Date of Award
Doctor of Philosophy
Aerospace Engineering; Mechanical Engineering
Jonathan D. Regele
The present work is motivated by the pervasive nature of compressible multiphase flow in practical applications. These flows often feature particles (i.e. solid particles, droplets or bubbles) and develop rich dynamics as particles interact with different flow features such as shock waves. These interactions present unique challenges for numerical methods. The underlying primary motivation is to judiciously exploit shock-particle interaction in different flow topology, e.g. in gas-solid and gas-liquid systems, with proper and efficient methods.
In the first part, the interaction of shock wave with a particle cloud in dense gas-solid regime is investigated through a particle resolved direct numerical simulation to quantify the unsteadiness and velocity fluctuations, arising from this interaction, in the particle cloud and the wake behind that. This investigation is performed using a Particle-Resolved Direct Numerical Simulation (PR-DNS) by solving the compressible Navier-Stokes equations coupled with a compressible Immersed Boundary Method (IBM), to account for the particles, in the Parallel Adaptive Wavelet-Collocation Method (PAWCM) framework. The PAWCM is a finite difference framework that uses wavelets to dynamically adapt the grid used to represent the solution, which minimizes the overall computational cost and allows larger simulations to be performed. The quantification is performed in three steps. First the simulation of simplified case of the shock interaction with a transverse array of particles is performed to reveal the source of unsteadiness under the wave-wave and wave wake interaction of the neighboring particles and introduce the dilatation effect arise over the particle wake. Then the interaction of the shock wave with the particle cloud is investigated to replicate the experimental canonical multiphase shock tube problem of Wagner et al. (2011). The budget of the vorticity equation explains the sources of strong unsteadiness in the particle cloud that previously was observed by Regele et. al (2014). In the third step the particle cloud is exposed to a compression wave that gradually introduce the flow. A detailed analysis of the velocity fluctuation and kinetic energy in the fluctuating motion is performed for both cases to ascertain the importance of the velocity fluctuations that arise from the strong unsteadiness in the shock induced case.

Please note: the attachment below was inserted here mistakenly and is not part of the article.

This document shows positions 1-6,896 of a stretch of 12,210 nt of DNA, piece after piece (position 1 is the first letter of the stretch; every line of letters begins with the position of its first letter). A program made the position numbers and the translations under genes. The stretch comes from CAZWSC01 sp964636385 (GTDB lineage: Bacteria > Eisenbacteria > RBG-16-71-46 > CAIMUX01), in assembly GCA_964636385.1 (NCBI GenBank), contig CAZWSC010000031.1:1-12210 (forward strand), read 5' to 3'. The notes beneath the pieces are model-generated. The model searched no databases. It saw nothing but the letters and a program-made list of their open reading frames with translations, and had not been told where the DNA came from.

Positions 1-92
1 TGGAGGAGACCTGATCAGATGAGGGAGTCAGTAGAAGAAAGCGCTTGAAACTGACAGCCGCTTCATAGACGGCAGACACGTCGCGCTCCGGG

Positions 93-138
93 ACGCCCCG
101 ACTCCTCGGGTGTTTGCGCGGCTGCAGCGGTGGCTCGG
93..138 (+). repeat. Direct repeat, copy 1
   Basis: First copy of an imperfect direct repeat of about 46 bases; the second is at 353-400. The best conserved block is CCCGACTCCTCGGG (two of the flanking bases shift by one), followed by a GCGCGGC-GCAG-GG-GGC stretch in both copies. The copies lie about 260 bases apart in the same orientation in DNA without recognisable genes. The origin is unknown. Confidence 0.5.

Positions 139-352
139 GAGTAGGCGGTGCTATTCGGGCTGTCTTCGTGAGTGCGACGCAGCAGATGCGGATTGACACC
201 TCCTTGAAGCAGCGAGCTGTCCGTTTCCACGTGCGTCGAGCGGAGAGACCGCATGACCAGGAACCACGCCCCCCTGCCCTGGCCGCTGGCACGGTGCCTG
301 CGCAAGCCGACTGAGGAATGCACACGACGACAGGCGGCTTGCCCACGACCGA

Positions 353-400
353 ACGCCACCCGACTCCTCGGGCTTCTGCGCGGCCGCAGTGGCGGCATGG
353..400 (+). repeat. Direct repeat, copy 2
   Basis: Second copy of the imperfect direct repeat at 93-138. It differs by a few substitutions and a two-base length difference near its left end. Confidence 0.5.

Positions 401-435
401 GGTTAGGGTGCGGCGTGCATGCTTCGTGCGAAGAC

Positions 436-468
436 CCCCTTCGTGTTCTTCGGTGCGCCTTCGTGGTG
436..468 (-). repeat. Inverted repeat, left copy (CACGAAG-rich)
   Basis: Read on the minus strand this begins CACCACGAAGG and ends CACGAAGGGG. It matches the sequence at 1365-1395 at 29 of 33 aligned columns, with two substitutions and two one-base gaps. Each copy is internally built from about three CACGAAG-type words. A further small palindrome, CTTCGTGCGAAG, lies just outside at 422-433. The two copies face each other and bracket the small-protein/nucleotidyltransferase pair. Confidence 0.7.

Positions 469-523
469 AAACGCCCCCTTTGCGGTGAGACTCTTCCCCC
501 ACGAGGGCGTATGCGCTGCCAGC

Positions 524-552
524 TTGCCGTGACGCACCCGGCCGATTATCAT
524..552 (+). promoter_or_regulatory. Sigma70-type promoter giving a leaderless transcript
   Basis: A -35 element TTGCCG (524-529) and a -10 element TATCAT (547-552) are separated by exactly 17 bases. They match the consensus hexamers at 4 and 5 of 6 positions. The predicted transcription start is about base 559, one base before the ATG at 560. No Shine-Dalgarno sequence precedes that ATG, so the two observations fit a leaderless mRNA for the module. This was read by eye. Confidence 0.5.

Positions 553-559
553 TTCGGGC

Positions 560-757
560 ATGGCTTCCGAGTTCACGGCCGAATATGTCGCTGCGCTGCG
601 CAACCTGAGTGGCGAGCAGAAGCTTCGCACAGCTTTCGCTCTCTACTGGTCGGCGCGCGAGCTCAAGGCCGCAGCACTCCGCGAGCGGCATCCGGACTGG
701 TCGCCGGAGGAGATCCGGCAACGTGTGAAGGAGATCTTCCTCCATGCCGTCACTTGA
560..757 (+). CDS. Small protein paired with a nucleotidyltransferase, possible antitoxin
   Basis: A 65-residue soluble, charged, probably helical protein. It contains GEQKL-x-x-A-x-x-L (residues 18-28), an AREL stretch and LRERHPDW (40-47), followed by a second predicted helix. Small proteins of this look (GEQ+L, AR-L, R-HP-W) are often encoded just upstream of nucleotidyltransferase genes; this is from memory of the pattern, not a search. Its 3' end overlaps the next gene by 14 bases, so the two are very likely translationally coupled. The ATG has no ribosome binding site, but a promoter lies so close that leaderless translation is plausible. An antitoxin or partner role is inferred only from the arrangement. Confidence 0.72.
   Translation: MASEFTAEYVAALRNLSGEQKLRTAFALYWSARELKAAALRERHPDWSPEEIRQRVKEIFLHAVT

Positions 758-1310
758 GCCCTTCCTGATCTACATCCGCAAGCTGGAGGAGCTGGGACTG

In the second part, a finite difference solver is developed for Parallel adaptive Wavelet Collocation method framework to investigate high-speed compressible gas-liquid flows with surface tension effects. This study is motivated by gaining deeper insight into the process of fuel atomization in a supersonic cross flow of supersonic combustors under the startup conditions. The solver is developed based on the five equation interface capturing scheme by solving compressible multiphase/multicomponent Navier-Stokes equations along with an advection equation for the material interface. An interface capturing scheme is applied to counter the numerical diffusion induced by shock capturing scheme and maintain the immiscibility condition at the material interface. The capillary force is modeled using a continuous surface approach. The gas phase is modeled as an ideal gas and the liquid phase is modeled using a stiffened-gas equation of state. Capability of the model is demonstrated by several one and two dimensional benchmark problem.
In the third part a finite volume shock/interface capturing scheme is developed for two phase flows based on the extension of single phase all-speed simple low-dissipation AUSM (SLAU) scheme. SLAU is the latest version of the AUSM-family schemes with a new numerical flux function which features low dissipation without any tunable parameters in low Mach number regimes while maintaining the robustness of AUSM-family fluxes at high Mach numbers with a very simple formulation. To demonstrate the accuracy of the method, it has been tested on the well known two-fluid air/water flow benchmark problems and the results were compared with the two-phase AUSM+ and AUSM+-up schemes. Finally the scheme was applied for the problem of shock particle cloud interaction to solve the phasic averaged governing equations along with the k-ϵ model to attempt modeling the unclosed terms.
Zahra Hosseinzadeh Nik
Hosseinzadeh Nik, Zahra, "Numerical simulation of compressible multiphase flows" (2017). Graduate Theses and Dissertations. 17208.